Climate Mitigation, Adaptation, and Te Ao Māori


The Climate Change and Business Conference (CCBC) 2023 unfolded over two impactful days, bringing to the forefront the pressing issues of climate mitigation, adaptation, and the integration of Te Ao Māori wisdom. This blog provides a concise overview of the key themes and insights from both days, shedding light on the intersection of these critical aspects.


Day 1: Setting the Stage for Action

Climate Action Urgency

Day 1 began with an urgent call to action. Speakers underscored the need for aggressive emission reduction targets, such as achieving a 43% reduction by 2030, to limit global temperature rise.

The role of individuals and businesses in addressing climate change was underscored, emphasising the concept of a "climate shadow" rather than just a carbon footprint.

Protect, Restore, Regenerate

The importance of nature-based solutions, including tree planting and blue carbon initiatives, was emphasised as crucial strategies for mitigating climate change.

Te Ao Māori and Sustainability

Indigenous knowledge from Ngāti Whātua Ōrākei showcased how Te Ao Māori traditions and ancient stories can inform sustainable practices and climate action. As one speaker noted, "Māori possess a unique Matauranga Māori (Māori knowledge) that can be harnessed to drive sustainability and address climate challenges."


Day 2: Deepening the Conversation

Balancing Mitigation and Adaptation

Day 2 reinforced the interconnectedness of climate mitigation and adaptation efforts. Adapting to climate impacts is equally vital as mitigating emissions to ensure business and environmental resilience. One participant emphasised, "Mitigation alone is not enough; we must also adapt to the changing climate landscape."

Te Ao Māori Wisdom

Te Ao Māori principles continued to influence discussions, emphasising the value of Māori knowledge in addressing climate challenges and fostering sustainability. A speaker highlighted, "Māori knowledge, or Matauranga Māori, is not just a cultural asset but a valuable resource that can guide sustainable practices."

Collaboration and Kotahitanga

The concept of unity, or Kotahitanga, was woven into discussions, highlighting the importance of collaboration among businesses, communities, and indigenous groups in climate action. As one participant eloquently put it, "Kotahitanga reminds us that we are stronger together, and unity is key to driving effective climate solutions."


Key Insights from CCBC

Nature-Based Solutions: The consensus was clear on the significance of nature-based solutions such as tree planting, blue carbon initiatives, and ecological restoration in mitigating climate change. As one speaker emphasised, "Nature-based solutions are a manifestation of our Matauranga Māori, rooted in the deep connection between our people and the environment."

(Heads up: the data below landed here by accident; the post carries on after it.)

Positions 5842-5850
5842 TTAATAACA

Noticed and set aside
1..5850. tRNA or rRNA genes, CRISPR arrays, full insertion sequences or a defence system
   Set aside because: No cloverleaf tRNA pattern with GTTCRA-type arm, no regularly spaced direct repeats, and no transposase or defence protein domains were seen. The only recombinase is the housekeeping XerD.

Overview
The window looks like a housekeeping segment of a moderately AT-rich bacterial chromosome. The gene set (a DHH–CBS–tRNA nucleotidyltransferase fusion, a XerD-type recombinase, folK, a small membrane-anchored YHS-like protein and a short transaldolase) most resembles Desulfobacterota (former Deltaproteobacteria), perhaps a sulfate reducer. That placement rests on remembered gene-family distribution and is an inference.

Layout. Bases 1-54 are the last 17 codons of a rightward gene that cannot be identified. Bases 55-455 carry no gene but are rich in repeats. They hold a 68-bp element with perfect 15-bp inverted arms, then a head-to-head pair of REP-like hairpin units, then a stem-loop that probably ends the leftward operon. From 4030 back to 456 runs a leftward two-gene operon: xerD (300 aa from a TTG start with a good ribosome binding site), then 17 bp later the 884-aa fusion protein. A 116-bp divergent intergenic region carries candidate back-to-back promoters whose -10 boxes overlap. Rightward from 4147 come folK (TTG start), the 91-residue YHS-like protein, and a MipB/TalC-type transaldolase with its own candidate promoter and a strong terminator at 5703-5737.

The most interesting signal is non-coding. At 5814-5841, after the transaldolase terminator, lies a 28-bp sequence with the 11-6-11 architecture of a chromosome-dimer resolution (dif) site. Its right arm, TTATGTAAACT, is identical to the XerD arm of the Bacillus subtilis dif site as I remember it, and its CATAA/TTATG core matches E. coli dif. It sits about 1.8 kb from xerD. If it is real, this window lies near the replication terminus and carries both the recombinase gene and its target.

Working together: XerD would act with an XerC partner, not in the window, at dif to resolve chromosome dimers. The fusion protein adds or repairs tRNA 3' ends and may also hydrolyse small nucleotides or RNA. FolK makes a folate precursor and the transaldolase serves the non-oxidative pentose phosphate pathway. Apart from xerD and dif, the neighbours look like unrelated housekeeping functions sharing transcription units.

Māori Knowledge: Te Ao Māori perspectives provided valuable insights into sustainable practices and climate adaptation. The integration of indigenous knowledge, cultural values, and traditions offers a holistic approach to addressing climate challenges. As another participant noted, "Māori possess a wealth of knowledge, and it's time to monetize Matauranga Māori, recognising its monetary value."

The Power of Advocacy: Katherina Hayhoe of The Nature Conservancy stressed the significance of individual and collective voices in driving climate action. She noted, "Our voice is the most powerful tool we have," highlighting the role of advocacy in effecting change.

Transparency in Transition Planning: The importance of sharing credible transition plans and explaining gaps and assumptions was stressed, particularly in areas like customer behaviour and public policy. This transparency ensures that businesses are accountable for their sustainability commitments.

Policy and Transition Challenges: Companies were advised to establish realistic targets and transition plans to avoid accusations of greenwashing and potential litigation risks. The risks of regulatory and activist scrutiny were noted, emphasising the importance of responsible transition plans. Political factors were identified as significant speed limiters in the transition to a low-carbon economy, with calls for supportive policies and demand-side efforts.


Conclusion: A Unified Path Forward

The Climate Change and Business Conference illuminated the inextricable link between climate mitigation, adaptation, and Te Ao Māori values. The urgent need to reduce emissions, embrace nature-based solutions, leverage indigenous knowledge, and advocate for change underscores the complex but unified path forward in the climate crisis fight. By integrating these key themes and recognising the value of Matauranga Māori, businesses and communities can build resilience, foster sustainability, and contribute to a more sustainable and equitable future.

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